December 1st, 2013
published in 1998
Space opera used to be terrible, reactionary stories of brawny male heroes with safe anglosaxon names making the galaxy safe for terran manifest destiny by cheerfully genociding any alien races looking at them funny. Long derided as the lowest of the low, though with the occasional saving grace in the form of that elusive “sense of wonder” all science fiction strives to achieve, it was sort of rehabilitated in the seventies by a generation of fans and writers who’d grown up reading the stuff. In the eighties and nineties this led to the socalled New Space Opera, which took that sense of wonder and removed the xenophobia and human supremacy from it. Though in this New Space Opera the universe was far more indifferent to human pretensions than the old stuff, it could still be upbeat, as in e.g. Iain M. Banks’ Culture novels, where hundreds of various human races live happily ever after in an AI controlled utopia.
But not always. In Linda Nagata’s Vast the universe is not just indifferent, but actively hostile to human life. A millions years old alien war has left still active, automated warships behind, warships capable of blowing up suns. As humanity moved out of the Solar System and established colonies around other stars, these Chenzeme ships started to attack. One such attack has left only four survivors, fleeing the attack aboard the Null Boundary, a slower than light spaceship, who have decided to go look for the source of the Chenzeme coursers, somewhere in the swan direction of the Orion arm of the galaxy, all the while being chased by a Chenzeme courser themselves.
Vast is therefore one long chase scene, taking places over centuries of travel time as the Null Boundary moves further into the Orion Arm. It reminded me somewhat of Alastair Reynolds Revelation Space and sequels, which also partially took place onboard vast, ancient slower than light ships moving between star systems. There’s the same feeling of claustrophobia and isolation, though Nagata’s characters are much more strange than Reynolds’.
There’s Lot, infected by the alien Cult virus, which basically makes him want to infect everybody he meets to let them join in a brotherhood of cosmic love. Unfortunately for him, everybody on the ship is immune to him, which means he has no outlets for his urge to infect. It’s unclear where the virus came from, whether it’s related to the Chenzeme or, as some of the characters speculate, their hypothetical enemy.
Then there’s Nikko, the owner of the Null Boundary who most of the time remains within the ship’s systems, only occasionally downloading himself into a meat body and who, during the long centuries that nothing happens, tends to wipe his own memories every ninety seconds, living in minute and a half loops unless something interesting happens.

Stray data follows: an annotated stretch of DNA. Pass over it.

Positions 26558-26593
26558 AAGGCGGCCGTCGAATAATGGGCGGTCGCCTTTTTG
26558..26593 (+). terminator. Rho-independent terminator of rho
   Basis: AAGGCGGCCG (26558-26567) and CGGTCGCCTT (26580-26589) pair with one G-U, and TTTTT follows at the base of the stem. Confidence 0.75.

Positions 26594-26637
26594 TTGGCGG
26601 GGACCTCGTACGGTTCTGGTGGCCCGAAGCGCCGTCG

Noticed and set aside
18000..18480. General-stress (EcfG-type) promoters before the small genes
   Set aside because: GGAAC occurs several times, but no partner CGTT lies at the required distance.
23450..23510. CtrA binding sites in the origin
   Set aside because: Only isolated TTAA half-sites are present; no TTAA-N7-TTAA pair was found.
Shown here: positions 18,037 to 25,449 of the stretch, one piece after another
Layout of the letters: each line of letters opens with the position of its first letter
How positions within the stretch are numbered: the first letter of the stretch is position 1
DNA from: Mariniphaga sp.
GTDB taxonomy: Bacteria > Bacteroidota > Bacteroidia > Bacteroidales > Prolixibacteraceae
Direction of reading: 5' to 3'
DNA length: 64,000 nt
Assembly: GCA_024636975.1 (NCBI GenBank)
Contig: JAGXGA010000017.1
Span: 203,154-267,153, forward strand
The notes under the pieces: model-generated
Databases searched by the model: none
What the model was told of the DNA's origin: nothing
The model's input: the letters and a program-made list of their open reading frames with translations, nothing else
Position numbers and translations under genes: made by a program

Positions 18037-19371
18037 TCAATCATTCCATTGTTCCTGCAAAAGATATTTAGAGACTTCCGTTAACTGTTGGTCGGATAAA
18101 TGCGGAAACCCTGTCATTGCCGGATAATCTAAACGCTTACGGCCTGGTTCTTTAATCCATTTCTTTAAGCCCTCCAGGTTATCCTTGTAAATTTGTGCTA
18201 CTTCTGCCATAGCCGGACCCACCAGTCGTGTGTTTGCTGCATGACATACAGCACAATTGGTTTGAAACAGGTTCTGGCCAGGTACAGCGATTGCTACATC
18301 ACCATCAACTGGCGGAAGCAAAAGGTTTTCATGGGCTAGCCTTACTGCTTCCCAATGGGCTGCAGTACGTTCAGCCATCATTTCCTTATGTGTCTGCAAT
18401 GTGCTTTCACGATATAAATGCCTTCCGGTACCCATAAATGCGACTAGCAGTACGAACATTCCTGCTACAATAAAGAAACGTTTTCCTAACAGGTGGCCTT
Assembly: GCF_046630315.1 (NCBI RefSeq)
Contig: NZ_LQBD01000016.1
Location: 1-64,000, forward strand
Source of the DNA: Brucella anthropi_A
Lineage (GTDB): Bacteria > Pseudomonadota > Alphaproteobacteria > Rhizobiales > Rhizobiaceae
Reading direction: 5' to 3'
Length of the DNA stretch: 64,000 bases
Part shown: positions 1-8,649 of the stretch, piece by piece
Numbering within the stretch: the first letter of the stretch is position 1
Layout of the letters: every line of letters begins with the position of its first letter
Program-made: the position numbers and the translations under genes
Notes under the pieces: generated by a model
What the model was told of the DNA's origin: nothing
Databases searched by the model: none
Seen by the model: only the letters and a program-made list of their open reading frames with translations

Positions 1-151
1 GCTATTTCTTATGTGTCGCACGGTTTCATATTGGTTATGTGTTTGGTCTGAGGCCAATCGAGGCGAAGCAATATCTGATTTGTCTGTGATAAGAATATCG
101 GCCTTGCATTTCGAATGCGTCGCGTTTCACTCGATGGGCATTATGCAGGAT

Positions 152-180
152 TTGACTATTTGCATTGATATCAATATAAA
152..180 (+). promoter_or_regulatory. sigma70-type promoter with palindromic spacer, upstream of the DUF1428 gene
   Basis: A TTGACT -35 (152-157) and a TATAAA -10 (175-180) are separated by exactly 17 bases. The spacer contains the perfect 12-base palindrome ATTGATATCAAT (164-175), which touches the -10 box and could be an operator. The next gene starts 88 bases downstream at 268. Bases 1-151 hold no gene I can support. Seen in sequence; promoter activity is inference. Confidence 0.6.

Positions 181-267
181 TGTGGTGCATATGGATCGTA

The two remaining passengers on the Null Boundary are Urban and Clemantine, the most normal and human looking, but like Nikko, each of them can upload and save their memories to the ship’s systems, redownloading in new bodies when needed. Thanks to the cult virus, Lot can’t and is therefore condemned to spending a lot of time in cold sleep. He and Clemantine used to be lovers, but when she was still vulnerable, he infected her with the virus, which put a bit of a strain on their relationship. Now she’s cured but none of the other three trust Lot all that much, suspicious of his virus induced pacifistic leanings.
Vast is a psychological drama, where the questions of where the Chenzeme came from or what their goals were, are never quite answered, but the focus is in how Lot and all deal with their long voyage towards an answer, change and evolve during their journey. It’s not entirely successful, as other than Lot, the characters remain largely two dimensional, not quite convincing. Nikko and Urban especially come across more as a collection of tics and responses than as real people.
Vast is an excellent example of the new hard space opera, playing “fair” with the laws of physics in limiting its space ships to slower than light, while still using miracle technology in the form of nanotech, computer uploads, semi-intelligent alien viruses, not to mention functioning robot warships millions of years old. It attempts to show something of the vastness of space by emphasising how long a journey even between relatively close star systems would be, again something that isn’t entirely succesful. In the end Vast provides a sort of monochrome sense of wonder, much more sober than the old, gaudy space opera of the pulps.
Categories: science fiction
November 5th, 2013
191 pages including index
published in 2000
So the Normans eh? Bunch of Vikings who plundered the English and French coasts for a while, before the king of France made an offer they couldn’t refuse and they settled in what became Normandy, named after them, to defend France against, well, other Vikings. Traditionally this is supposed to have happened in 911 CE. unlike other Scandinavian invaders attempting to set up stock in the countries they raided, these Vikings not only survived but thrived, creating essential a new people, the Normans and a new country, Normandy, in the process. Not only did Normandy become a powerful duchy, more or less indepdent from the kingdom of France, from there on William the Conqueror went on to take over England and Wales and invade Ireland, while other Normans went on to the Mediterranean and found kingdoms in Sicily and Antioch.